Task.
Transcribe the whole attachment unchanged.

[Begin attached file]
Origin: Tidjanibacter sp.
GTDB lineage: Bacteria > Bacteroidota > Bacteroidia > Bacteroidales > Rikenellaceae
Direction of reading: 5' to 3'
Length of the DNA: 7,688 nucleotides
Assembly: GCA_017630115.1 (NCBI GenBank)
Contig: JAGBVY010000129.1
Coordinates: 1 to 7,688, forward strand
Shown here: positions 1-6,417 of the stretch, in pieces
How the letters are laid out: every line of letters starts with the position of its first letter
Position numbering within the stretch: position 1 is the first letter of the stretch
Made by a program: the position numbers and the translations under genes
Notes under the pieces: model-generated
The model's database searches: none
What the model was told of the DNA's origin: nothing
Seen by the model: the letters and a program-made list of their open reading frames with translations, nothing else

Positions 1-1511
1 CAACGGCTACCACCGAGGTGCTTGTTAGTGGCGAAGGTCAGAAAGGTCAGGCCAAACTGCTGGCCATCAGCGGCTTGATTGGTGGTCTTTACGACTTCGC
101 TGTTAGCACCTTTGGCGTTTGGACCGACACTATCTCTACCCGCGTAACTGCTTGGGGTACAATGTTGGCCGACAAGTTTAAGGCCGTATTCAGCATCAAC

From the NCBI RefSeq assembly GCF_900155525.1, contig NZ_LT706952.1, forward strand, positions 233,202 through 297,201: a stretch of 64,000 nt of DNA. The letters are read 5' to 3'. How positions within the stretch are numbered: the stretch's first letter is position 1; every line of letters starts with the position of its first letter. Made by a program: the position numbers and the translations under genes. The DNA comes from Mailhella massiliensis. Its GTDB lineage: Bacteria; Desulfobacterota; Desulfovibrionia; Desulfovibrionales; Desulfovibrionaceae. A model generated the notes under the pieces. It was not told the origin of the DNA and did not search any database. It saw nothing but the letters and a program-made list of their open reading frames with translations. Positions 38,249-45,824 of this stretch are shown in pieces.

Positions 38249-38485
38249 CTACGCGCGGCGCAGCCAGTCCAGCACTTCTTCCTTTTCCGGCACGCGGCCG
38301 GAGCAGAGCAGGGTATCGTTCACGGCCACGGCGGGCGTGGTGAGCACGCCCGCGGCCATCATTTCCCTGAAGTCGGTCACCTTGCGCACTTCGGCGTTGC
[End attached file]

Origin: Tidjanibacter sp.
GTDB lineage: Bacteria > Bacteroidota > Bacteroidia > Bacteroidales > Rikenellaceae
Direction of reading: 5' to 3'
Length of the DNA: 7,688 nucleotides
Assembly: GCA_017630115.1 (NCBI GenBank)
Contig: JAGBVY010000129.1
Coordinates: 1 to 7,688, forward strand
Shown here: positions 1-6,417 of the stretch, in pieces
How the letters are laid out: every line of letters starts with the position of its first letter
Position numbering within the stretch: position 1 is the first letter of the stretch
Made by a program: the position numbers and the translations under genes
Notes under the pieces: model-generated
The model's database searches: none
What the model was told of the DNA's origin: nothing
Seen by the model: the letters and a program-made list of their open reading frames with translations, nothing else

Positions 1-1511
1 CAACGGCTACCACCGAGGTGCTTGTTAGTGGCGAAGGTCAGAAAGGTCAGGCCAAACTGCTGGCCATCAGCGGCTTGATTGGTGGTCTTTACGACTTCGC
101 TGTTAGCACCTTTGGCGTTTGGACCGACACTATCTCTACCCGCGTAACTGCTTGGGGTACAATGTTGGCCGACAAGTTTAAGGCCGTATTCAGCATCAAC

From the NCBI RefSeq assembly GCF_900155525.1, contig NZ_LT706952.1, forward strand, positions 233,202 through 297,201: a stretch of 64,000 nt of DNA. The letters are read 5' to 3'. How positions within the stretch are numbered: the stretch's first letter is position 1; every line of letters starts with the position of its first letter. Made by a program: the position numbers and the translations under genes. The DNA comes from Mailhella massiliensis. Its GTDB lineage: Bacteria; Desulfobacterota; Desulfovibrionia; Desulfovibrionales; Desulfovibrionaceae. A model generated the notes under the pieces. It was not told the origin of the DNA and did not search any database. It saw nothing but the letters and a program-made list of their open reading frames with translations. Positions 38,249-45,824 of this stretch are shown in pieces.

Positions 38249-38485
38249 CTACGCGCGGCGCAGCCAGTCCAGCACTTCTTCCTTTTCCGGCACGCGGCCG
38301 GAGCAGAGCAGGGTATCGTTCACGGCCACGGCGGGCGTGGTGAGCACGCCCGCGGCCATCATTTCCCTGAAGTCGGTCACCTTGCGCACTTCGGCGTTGC